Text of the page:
Gene deals out some fisticuffs to the bad guys. That's Clayton on the left, in the great pants.

That's how to deal with henchmen

It’s all quite gripping, in a juvenile way. And it’s certainly pacey and actiony. There are some nice San Bernadino National Forest locations. Variety was a bit snooty, saying, “John English’s direction … fails to get this one going at more than a canter.” But I thought it was rather snappy.

 

 

9 comments:

  1. I grew up with Gene and Roy comics a while before I ever saw them on screen. Didn't matter as they were so famous in the 50s. The films are impossibly innocent in a cynical world today and maybe that is why they still appeal to me.
    After returning from war service, Gene returned to work at Republic but he had itchy feet and aspired to have more control of his career. When he cut the deal with Columbia in 1947 he went on to produce some of the best films of his career, at least for a while, and ROTWP was made during that period.
    Nice that you decided to review one of these innocent and unpretentious westerns, Jeff.

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    1. Yes, Republic was promoting Rogers as the king of the cowboys while Autry was away and I think Gene was a bit miffed. He also a born entrepreneur.
      I still enjoy these Westerns. There were rather sui generis but I think most aimiable.
      Jeff

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  3. Mike Richards8/18/18, 6:34 PM

    I agree with Jerry, l think Gene’s Columbia Westerns are his best, especially when he was in a pure western instead of the modern day old West with Stagecoach and cars in the same film.
    We have to accept the songs and the antics of Smiley and Pat, as a different western genre to the tough westerns of Randolph Scott and Audie.
    As for the photo of John English and Gale Davis, Gene was probably seething, as Gail was his lady during his time with Columbia.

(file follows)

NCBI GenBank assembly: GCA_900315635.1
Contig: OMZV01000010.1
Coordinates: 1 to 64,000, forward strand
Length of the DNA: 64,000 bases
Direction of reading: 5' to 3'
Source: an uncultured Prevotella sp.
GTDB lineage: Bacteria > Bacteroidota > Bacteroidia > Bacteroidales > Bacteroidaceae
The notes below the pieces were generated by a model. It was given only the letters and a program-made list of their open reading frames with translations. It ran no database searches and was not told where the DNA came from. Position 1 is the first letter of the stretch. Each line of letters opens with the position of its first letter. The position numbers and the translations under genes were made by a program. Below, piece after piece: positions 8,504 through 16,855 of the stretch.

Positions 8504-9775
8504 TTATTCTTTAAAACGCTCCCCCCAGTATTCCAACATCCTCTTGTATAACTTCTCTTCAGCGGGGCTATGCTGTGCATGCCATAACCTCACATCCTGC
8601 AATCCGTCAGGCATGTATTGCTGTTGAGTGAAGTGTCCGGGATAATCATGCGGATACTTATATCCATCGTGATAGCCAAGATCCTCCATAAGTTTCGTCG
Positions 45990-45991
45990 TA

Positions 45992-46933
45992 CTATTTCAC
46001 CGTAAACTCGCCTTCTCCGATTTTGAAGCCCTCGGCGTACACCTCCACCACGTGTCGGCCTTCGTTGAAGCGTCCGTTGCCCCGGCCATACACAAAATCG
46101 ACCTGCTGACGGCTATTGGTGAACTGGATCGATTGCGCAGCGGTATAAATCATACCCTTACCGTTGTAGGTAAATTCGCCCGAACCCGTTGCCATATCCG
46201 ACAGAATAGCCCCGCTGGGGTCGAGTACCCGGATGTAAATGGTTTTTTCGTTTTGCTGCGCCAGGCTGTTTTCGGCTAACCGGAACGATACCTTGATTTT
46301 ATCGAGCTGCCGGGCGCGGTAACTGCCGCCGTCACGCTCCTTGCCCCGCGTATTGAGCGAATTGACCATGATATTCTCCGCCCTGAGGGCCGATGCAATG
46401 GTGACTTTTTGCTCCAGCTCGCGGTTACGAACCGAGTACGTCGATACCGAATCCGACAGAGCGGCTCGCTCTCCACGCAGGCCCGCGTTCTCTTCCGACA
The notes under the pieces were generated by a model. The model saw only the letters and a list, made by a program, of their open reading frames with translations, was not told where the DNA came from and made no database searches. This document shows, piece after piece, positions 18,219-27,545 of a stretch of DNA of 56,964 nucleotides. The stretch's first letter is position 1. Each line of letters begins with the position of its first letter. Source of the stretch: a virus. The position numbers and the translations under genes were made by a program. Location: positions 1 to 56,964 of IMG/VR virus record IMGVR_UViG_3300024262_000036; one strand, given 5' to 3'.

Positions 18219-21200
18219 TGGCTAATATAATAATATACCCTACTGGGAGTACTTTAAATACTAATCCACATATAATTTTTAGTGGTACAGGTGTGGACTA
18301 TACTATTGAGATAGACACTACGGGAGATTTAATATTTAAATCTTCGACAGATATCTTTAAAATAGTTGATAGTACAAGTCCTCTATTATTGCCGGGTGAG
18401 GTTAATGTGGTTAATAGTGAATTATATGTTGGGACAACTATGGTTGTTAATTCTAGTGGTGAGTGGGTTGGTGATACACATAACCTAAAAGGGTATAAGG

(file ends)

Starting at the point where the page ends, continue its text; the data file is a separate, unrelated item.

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    1. Interesting that I am not the only one unhappy with cars and stagecoaches in the same movie!
      Jeff

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  4. I remember watching this years ago and being shocked at the use of DDT. Times sure have changed. It's always nice to watch an Autry western. Sometimes you just want something innocent and uncomplicated.

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    1. Times have changed alright. Those were the olden days. 1949, I mean.
      Jeff

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  5. Jeff, another good write-up. I grew up watching Gene Autry and Roy Rogers movies on television. Channel 8 KAIT-TV showed their Republic Pictures of the 1930's and '40's on Saturday's during the 1960's. I liked their movies then, and I still do. I didn't see any of Gene's Columbia movies until the 1990's. I rented THE RIDERS OF THE WHISTLING PINES at a local video store(now a thing of the past). It was a VHS Timeless Video. I rather like this movie, and being a contemporary Western doesn't really bother me.

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    1. Hi Walter
      You are not the only one! Millions grew up with Roy and Gene ridin' the range. And many of us have happy memories of that, though as I said in my review, as a small boy I tended to prefer more 'adult' Westerns and especially those without songs!
      Jeff